In a more general sense, in this tournament, which I view as the tournament that got me back on track, I folded more often, aimed for pot control on most hands so I could gather more information from my opponent(s) by playing more streets, and played position effectively. It was that simple.
My game isn’t to fire, fire, fire. I’m a defensive player. That’s my personality. If I attempted to fire relentlessly, I would feel uncomfortable and it wouldn’t lead to success. Those people have a bully mentality and bank on getting a lot of folds. I’m more of a rope-a-dope kind of player. And the more information I have, the better. I want that information prior to committing a lot of chips.
There are some people reading this who don’t fall into the beginner poker category. I know they’re my opponents and they’re reading these articles for information. For example, since I just wrote than I want a lot of information prior to committing a lot of chips, they might try to exploit me. I say go for it.
Traveling the Unbeaten Path
If you choose the route of not following the herd and playing your game that fits your personality, you’re going to catch some hell, especially if you’re still in the beginning poker player phase. One of the best poker tips I can give you regarding this is to completely ignore these people. You want to be polite, though.
These are robotic players. They are completely left-brained and technical. If you want to feel confident in my approach, I can tell you two things…
One, why do you think Bruce Lee was great? He believed in constantly adapting to his opponents. While the majority of his opponents were using standard techniques, he was adapting and anticipating their actions and reactions. It got to a point where he knew what they were going to do before they did.
Two, the best chess players in the world play their own style. It’s always a style that fits their personality because that’s the only way everything is going to flow naturally.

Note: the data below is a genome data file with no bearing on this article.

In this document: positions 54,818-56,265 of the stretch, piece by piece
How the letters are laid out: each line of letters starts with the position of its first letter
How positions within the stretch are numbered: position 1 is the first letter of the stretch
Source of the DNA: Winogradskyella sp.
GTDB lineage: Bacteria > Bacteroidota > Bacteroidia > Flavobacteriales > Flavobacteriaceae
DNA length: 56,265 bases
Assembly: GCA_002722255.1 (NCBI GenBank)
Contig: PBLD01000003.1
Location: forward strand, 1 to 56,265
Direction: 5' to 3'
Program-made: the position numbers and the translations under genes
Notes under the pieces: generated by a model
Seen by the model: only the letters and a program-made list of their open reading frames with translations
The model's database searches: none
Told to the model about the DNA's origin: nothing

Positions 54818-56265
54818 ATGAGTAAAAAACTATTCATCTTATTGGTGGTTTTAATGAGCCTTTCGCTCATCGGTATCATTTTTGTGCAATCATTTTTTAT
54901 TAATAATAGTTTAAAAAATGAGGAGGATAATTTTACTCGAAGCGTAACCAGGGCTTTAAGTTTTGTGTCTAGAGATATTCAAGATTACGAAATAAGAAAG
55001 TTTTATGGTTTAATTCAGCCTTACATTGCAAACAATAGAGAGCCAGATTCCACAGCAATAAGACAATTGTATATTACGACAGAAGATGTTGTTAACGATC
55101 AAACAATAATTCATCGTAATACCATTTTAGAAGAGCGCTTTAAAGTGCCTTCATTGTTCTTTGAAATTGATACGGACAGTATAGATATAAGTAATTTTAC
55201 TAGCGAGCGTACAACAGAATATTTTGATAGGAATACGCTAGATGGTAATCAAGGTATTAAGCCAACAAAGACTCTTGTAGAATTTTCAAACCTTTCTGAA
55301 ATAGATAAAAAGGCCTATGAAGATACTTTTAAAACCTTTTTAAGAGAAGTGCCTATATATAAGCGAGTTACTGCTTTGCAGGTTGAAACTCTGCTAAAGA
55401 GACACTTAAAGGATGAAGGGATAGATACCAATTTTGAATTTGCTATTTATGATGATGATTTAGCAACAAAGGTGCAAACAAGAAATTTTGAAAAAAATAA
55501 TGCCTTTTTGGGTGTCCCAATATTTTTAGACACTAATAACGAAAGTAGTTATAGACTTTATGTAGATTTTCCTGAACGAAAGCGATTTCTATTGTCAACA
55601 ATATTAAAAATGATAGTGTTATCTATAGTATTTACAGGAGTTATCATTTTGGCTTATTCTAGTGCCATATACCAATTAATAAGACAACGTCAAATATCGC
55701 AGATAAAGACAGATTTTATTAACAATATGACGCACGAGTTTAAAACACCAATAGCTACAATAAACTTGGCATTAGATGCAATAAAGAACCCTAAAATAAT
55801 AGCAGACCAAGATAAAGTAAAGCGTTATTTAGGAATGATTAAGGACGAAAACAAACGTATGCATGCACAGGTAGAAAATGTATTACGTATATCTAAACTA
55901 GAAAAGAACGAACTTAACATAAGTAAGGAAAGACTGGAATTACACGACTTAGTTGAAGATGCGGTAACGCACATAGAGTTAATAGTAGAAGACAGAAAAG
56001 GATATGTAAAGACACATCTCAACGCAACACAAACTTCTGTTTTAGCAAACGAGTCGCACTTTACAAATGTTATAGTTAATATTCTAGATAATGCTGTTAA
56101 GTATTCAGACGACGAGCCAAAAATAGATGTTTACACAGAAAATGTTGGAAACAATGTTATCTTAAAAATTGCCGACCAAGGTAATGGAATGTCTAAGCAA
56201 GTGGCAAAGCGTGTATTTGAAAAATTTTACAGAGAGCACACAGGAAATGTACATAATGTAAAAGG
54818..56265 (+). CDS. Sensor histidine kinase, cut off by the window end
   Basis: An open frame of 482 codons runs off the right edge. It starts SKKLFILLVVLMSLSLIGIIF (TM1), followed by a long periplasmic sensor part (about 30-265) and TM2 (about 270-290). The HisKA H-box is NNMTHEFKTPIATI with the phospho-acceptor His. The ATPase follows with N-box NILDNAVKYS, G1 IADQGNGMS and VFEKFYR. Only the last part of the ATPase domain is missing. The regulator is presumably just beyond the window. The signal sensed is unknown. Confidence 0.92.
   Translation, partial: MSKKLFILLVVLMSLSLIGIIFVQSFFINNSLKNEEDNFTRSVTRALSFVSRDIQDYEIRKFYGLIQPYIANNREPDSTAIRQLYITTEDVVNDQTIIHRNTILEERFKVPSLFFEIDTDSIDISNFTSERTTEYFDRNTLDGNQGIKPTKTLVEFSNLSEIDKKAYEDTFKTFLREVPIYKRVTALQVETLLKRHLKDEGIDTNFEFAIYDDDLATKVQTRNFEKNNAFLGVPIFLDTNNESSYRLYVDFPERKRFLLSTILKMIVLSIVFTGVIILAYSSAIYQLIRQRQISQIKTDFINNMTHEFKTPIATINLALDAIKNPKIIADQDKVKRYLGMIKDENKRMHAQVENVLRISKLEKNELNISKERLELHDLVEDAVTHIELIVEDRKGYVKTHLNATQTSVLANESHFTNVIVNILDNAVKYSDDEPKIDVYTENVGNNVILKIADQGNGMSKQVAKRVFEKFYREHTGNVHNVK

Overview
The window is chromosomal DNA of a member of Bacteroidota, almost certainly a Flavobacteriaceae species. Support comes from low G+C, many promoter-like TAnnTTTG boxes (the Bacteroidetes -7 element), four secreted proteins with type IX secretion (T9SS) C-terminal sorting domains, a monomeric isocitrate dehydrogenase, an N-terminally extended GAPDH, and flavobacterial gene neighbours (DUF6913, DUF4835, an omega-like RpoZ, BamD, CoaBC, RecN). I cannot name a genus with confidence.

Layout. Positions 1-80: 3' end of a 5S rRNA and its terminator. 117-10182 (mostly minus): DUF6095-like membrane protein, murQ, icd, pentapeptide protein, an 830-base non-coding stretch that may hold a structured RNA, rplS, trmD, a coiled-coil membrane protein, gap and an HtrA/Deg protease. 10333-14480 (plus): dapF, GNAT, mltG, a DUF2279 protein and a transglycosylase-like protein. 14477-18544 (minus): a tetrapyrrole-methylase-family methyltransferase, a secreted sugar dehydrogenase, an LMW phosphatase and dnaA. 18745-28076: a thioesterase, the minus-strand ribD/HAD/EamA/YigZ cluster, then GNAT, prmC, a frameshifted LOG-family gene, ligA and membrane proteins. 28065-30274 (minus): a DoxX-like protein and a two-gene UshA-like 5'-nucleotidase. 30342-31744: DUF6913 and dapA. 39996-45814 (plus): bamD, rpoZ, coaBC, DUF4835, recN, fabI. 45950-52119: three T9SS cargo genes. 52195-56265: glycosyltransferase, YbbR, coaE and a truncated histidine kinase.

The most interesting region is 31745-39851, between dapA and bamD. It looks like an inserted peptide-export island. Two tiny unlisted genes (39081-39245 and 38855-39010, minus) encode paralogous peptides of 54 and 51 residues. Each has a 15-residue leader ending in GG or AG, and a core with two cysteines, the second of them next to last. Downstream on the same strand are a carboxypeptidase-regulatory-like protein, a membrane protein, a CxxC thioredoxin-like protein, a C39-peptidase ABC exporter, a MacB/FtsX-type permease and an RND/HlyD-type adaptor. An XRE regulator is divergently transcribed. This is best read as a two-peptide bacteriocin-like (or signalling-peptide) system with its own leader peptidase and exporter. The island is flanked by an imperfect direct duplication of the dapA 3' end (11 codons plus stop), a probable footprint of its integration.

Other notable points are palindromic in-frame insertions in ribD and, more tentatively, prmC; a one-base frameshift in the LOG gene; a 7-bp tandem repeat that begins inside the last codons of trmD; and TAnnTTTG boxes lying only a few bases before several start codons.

Adapt to Excel
If Bruce Lee and the best chess players in the world favor adaptability and using strategies that fit their personalities, what does that tell you about poker? I believe that poker strategy is still in its infant stages. I also believe a big reason for that is because everyone is focused on the technical aspect of the game.
But this is a human game! Understand the human and you will know exactly what they’re doing. Not all of the time, but most of the time. Understand yourself and you have taken it a step further.
These are my opinions. I’m not saying they are correct, but they work for me. I don’t have $1 million in earnings, but I tend to cash quite a bit and make a lot of final tables. I must be doing something right.
Learn the poker basics, but avoid the herd. Once you understand that this game is more about human beings than cards and robotic decisions, you’re going to have a tremendous advantage.
If you can get into the minds of your opponents (so you know what they’re doing) while understanding yourself at the same time, you’re on your way from beginning poker to advanced poker. See you at the RunGood Poker Series!
Beginning Poker – FAQs
Q: What skills do you need to be a good poker player?
A: You need a positive mindset, patience, discipline and fearlessness. Discipline pertains to off-the-felt activities (avoiding sports betting and casino table games).
Q: How do you know if you’re a good poker player?
A: If you keep records and those records show that you’re profitable. Another sign is when people look disappointed when you sit down at their table.
Q: How do you succeed in poker?
A: A lot goes into it. If you’re still at the beginning poker level, I recommend playing low-stakes cash games. Once you start crushing that game, move up to the next level. You can use our poker rules for winning for those low-stakes cash games.
Q: How do I get better at Texas hold’em poker?
A: You get better at Texas hold’em by studying the game, but I would also recommend studying people and their betting patterns. The best studying you can do is on the felt.